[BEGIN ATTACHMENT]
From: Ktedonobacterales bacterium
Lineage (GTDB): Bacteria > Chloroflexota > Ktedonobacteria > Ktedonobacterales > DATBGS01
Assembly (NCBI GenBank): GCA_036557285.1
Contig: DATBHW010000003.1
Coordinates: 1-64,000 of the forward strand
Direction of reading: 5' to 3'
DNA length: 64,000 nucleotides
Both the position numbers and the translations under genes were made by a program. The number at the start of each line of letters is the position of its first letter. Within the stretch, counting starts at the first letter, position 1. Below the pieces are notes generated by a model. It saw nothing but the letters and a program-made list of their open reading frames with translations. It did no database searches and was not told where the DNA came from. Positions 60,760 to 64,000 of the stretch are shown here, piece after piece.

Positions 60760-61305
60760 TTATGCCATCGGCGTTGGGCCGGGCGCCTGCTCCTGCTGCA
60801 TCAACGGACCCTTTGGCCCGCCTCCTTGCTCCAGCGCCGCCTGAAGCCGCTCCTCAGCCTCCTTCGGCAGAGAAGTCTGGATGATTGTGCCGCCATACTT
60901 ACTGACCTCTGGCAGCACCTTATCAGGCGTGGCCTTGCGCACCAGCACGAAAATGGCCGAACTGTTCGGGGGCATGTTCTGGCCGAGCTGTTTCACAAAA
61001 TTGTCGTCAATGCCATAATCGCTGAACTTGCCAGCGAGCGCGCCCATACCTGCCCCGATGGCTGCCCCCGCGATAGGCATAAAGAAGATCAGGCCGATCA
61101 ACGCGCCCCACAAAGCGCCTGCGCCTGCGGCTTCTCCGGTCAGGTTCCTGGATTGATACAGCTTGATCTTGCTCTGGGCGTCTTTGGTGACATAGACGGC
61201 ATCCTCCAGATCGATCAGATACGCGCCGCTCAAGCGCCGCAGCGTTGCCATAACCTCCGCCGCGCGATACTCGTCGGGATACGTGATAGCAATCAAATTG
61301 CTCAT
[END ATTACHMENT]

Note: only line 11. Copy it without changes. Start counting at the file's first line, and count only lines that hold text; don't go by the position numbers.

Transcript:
60801 TCAACGGACCCTTTGGCCCGCCTCCTTGCTCCAGCGCCGCCTGAAGCCGCTCCTCAGCCTCCTTCGGCAGAGAAGTCTGGATGATTGTGCCGCCATACTT